U.S. officials now not sure drone strike killed senior al-Qaeda leader
QORQANYA, Syria - U.S. military officials are walking back claims that a recent strike in Syria killed an influential al-Qaeda figure, following assertions by the dead man's family that he had no ties to terrorists but was a father of 10 tending to his sheep when he was slain by an American missile.
Lotfi Hassan Misto, 56, whose family identified him as the victim of a Hellfire missile attack on May 3, was a former bricklayer who lived quietly in this town in northwest Syria, according to interviews with his brother, son and six others who knew him. They described a kind, hard-working man whose "whole life was spent poor."
The operation was overseen by U.S. Central Command, which claimed hours after the strike, without citing evidence or naming a suspect, that the Predator drone strike had targeted a "senior Al Qaeda leader." But now there is doubt inside the Pentagon about who was killed, two U.S. defense officials told The Washington Post.
"We are no longer confident we killed a senior AQ official," one official said. The other, offering a slightly different view, said "though we believe the strike did not kill the original target, we believe the person to be al-Qaeda." Both spoke on the condition of anonymity to discuss preliminary determinations of an ongoing investigation into the incident.
In the weeks since the attack, U.S. military officials have refused to identify publicly who their target was, how the apparent error occurred, whether a legitimate terrorist leader escaped and why some in the Pentagon maintain Misto was a member of al-Qaeda despite his family's denials.
In a statement, Michael Lawhorn, a spokesman for Central Command, said officials are aware of reports of a civilian casualty and continue to assess the outcome.
"Centcom takes all such allegations seriously and is investigating to determine whether or not the action may have unintentionally resulted in harm to civilians," Lawhorn said Thursday.
Typically the Pentagon will widen such investigations if enough credible evidence of civilian harm emerges, raising questions in this case about whether the information used to authorize the attack has held up to scrutiny.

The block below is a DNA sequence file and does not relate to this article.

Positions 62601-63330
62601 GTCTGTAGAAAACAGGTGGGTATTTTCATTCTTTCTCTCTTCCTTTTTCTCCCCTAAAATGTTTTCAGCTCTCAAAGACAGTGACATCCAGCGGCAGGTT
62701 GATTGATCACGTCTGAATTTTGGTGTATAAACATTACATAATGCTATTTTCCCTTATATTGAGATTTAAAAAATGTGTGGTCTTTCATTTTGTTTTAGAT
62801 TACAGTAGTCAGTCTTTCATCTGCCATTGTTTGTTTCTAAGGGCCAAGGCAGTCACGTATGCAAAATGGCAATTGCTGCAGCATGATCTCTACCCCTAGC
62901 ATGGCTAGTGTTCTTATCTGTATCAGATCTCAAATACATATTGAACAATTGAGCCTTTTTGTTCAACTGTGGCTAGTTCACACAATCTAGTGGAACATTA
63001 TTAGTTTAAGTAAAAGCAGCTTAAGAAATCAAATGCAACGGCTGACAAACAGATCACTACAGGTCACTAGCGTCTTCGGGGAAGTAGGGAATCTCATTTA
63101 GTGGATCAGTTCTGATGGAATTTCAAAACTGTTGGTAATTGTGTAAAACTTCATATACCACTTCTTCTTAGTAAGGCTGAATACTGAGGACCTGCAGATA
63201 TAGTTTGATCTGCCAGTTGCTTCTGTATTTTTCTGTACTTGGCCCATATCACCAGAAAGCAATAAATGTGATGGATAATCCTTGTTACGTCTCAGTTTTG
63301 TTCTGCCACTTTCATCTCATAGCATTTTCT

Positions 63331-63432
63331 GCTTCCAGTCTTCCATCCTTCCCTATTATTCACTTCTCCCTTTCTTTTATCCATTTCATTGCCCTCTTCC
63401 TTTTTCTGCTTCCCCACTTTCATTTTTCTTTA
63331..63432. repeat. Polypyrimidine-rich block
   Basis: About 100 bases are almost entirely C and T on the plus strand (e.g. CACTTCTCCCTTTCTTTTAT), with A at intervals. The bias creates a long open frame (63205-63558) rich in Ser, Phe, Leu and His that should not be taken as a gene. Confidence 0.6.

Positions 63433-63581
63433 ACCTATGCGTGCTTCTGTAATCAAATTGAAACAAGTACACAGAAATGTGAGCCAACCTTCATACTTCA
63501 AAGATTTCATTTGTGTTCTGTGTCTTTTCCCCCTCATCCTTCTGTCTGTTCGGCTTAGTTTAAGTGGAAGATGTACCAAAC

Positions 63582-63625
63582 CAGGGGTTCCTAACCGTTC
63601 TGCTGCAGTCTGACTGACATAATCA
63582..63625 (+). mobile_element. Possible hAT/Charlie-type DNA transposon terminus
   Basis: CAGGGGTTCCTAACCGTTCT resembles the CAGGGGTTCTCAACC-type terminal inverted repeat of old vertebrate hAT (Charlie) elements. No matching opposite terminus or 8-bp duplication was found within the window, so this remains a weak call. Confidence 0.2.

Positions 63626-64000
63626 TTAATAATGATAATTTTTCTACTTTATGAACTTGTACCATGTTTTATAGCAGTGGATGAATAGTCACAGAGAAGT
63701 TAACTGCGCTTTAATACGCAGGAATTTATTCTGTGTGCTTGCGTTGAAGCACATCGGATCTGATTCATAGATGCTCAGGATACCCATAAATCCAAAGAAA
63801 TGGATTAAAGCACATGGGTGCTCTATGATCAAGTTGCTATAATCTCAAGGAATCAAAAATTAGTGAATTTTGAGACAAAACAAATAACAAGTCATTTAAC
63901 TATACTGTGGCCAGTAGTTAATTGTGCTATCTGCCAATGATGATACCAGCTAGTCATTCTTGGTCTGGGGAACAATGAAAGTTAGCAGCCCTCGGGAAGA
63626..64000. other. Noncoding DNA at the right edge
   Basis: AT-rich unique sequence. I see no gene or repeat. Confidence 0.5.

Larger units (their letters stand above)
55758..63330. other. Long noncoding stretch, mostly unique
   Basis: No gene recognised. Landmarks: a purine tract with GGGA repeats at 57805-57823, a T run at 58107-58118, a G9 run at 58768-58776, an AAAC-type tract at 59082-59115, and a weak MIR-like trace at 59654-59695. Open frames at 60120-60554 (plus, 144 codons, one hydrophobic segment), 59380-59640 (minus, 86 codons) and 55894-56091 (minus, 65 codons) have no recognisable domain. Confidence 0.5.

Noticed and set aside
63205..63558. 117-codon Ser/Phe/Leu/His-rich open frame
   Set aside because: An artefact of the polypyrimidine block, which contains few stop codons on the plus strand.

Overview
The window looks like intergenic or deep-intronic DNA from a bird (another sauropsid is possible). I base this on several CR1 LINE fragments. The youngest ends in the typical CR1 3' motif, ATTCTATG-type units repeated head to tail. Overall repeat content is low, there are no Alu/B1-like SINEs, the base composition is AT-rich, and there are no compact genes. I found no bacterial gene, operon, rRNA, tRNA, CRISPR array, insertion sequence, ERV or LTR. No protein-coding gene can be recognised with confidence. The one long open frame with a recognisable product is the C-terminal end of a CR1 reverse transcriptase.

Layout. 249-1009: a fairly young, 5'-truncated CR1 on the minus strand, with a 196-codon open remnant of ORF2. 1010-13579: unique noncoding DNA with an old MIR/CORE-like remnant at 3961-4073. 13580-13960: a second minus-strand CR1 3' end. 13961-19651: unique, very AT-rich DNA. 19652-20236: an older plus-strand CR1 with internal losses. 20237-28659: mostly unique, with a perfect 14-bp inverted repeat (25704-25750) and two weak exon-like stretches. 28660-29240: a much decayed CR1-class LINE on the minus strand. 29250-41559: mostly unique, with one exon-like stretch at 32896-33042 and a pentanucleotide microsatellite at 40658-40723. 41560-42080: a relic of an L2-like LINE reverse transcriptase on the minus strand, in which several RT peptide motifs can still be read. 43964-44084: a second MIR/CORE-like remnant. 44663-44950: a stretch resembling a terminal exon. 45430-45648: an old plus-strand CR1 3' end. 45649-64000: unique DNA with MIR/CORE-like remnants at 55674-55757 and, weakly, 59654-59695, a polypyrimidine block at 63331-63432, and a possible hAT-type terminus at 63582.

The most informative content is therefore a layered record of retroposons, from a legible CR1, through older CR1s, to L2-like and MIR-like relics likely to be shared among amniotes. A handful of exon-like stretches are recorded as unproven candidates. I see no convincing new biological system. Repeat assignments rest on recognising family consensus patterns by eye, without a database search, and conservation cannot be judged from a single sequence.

Last year, facing accusations the military had covered up past instances of errant airstrikes that killed innocent people, the Biden administration vowed to take steps it said would reduce such risks while promising greater transparency when unintended killings do occur. Investigations conducted by multiple media outlets, including The Post, have revealed how flawed intelligence and what the military calls "confirmation bias" have led to disaster, including a 2021 strike during the U.S. evacuation of Afghanistan that officials initially declared had resulted in the death of a suicide bomber but instead killed 10 Afghan civilians, including seven children.
The Post provided four terrorism experts with details about Misto and where he lived, and asked them to survey online discussions among jihadists after the strike for any talk about the attack in Qorqanya. None found references indicating Misto was affiliated with a terrorist group. And each said it would be very unusual for al-Qaeda - particularly a senior leader - to operate in any meaningful way near the area, which is controlled by a rival group that split from the organization years ago and now considers al-Qaeda an adversary.
The drone strike occurred near Misto's home and chicken farm. The Post shared those coordinates with one of the U.S. defense officials, who said the location is near a "known area of interest" to al-Qaeda but declined to specify which building or buildings were of concern to the United States. Misto's neighbors told The Post that terrorists do not live or operate near the home.
It is unclear whether American commanders overseeing the strike realized Misto lived close by, and whether his home's proximity to the "known area of interest" to al-Qaeda was a factor in their belief that he was a militant.
The Post obtained images showing Misto's face before and after his death and provided those to Central Command. Officials there have not said whether they believe he is the man killed in the strike. Two facial recognition experts who reviewed the imagery said they were confident it showed the same person, with one expert's analysis reaching 90 percent certainty. A third found inconclusive results.
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